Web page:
This is, of course, a key point. Allegations of dishonesty made against any professional will risk that professional’s career. This is so for all professionals, including veterinary surgeons, doctors, nurses, surveyors and architects. For solicitors, all of whom are officers of the court with an overriding duty to the rule of law and the administration of justice, honesty and integrity is paramount. The SDT reiterated Lord Bingham’s comment in Bolton v Law Society that a severe sanction against those found to have acted dishonestly was essential to:

“… maintain the reputation of the solicitors’ profession as one in which every member of whatever standing may be trusted to the end so of the earth.”

There have been several recent instances of junior lawyers being struck off for dishonesty.

Michael Freeman was struck off by the SDT for lying to his City employer about passing an insolvency exam. Mr Freeman did not sit the exam, but in January 2017 told his employer that he’d passed it, and repeated the lie “on a several number of occasions”. Another case which attracted much publicity was that of Sovani James, a young solicitor who backdated correspondence to make it appear that she was progressing a file when she was not. The SDT originally imposed a suspension, accepting that her working environment was “toxic”. However, following an appeal by the SRA to the High Court, the sanction was overturned and Ms James was struck off.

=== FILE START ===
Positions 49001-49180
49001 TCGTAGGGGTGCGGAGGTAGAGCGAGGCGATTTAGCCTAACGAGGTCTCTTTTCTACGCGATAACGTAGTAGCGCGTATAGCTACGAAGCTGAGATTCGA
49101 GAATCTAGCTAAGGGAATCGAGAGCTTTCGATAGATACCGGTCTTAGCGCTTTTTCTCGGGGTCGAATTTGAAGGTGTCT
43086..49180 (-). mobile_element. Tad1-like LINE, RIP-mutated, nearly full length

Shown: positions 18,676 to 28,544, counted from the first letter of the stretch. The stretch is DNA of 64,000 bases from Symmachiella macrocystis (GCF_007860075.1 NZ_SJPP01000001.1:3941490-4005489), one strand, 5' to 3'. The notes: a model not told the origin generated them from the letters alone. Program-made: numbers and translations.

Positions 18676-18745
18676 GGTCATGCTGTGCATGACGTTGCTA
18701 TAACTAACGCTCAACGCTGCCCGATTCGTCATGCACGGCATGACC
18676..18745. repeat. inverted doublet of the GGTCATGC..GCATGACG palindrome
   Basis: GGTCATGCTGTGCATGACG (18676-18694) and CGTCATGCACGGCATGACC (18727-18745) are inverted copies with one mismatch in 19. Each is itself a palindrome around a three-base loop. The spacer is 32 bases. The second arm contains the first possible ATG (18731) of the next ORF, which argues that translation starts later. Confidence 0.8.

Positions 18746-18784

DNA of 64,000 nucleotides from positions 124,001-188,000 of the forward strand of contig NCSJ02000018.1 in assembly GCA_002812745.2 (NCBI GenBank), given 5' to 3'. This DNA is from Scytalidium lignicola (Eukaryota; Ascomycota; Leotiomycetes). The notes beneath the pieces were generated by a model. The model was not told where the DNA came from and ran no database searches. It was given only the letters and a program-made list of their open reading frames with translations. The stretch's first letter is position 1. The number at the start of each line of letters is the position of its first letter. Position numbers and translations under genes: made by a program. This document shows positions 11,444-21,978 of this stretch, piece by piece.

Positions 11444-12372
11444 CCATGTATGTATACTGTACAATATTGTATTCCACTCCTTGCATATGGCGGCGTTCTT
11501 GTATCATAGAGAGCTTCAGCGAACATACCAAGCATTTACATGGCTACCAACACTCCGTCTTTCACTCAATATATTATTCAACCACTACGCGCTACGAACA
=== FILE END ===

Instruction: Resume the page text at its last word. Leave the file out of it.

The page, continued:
Mr Emele, an unregistered barrister, was disbarred from the Bar of England and Wales at an independent disciplinary hearing, following charges brought by the Bar Standards Board. Mr Emele made false declarations as part of his application to be called to the Bar.

Each of these cases makes for hard reading about a promising junior career ending abruptly because of a naïve mistake. It is impossible not to wonder whether a stronger mentor or a better support network may have prevented the professional’s demise. Honesty and integrity in the profession must be regulated and protected in order to maintain the public’s trust and confidence. In cases where client money has been stolen by a solicitor, most would agree that they should be struck off. However, would the public concur that the actions of Ms James and Ms Matthews had to result in the ultimate sanction, especially bearing in mind the mitigating factors, including in particular their mental health?

The appeal

The Matthews SDT judgment is being appealed on several grounds, including a failure properly to consider the impact of the incident on Ms Matthew’s mental health. Ms Matthew’s is also arguing that the strike off decision was too harsh and the tribunal failed to take into account a number of factors such as her previous good character, the fact that she made no financial or professional gain, and that it was an isolated incident. There can be little doubt that these points would have been raised and made forcibly at the original hearing if she had had legal representation. The outcome of the appeal will be followed closely by the solicitors’ profession.

The new rules

The new Solicitors (Disciplinary Proceedings) Rules 2019 introduce a number of changes, most notably to the standard of proof, which has been lowered from the criminal standard to the civil standard. Another important change is that the tribunal has been afforded additional time in order to decide whether there is a case to answer. It has been extended from three to six months.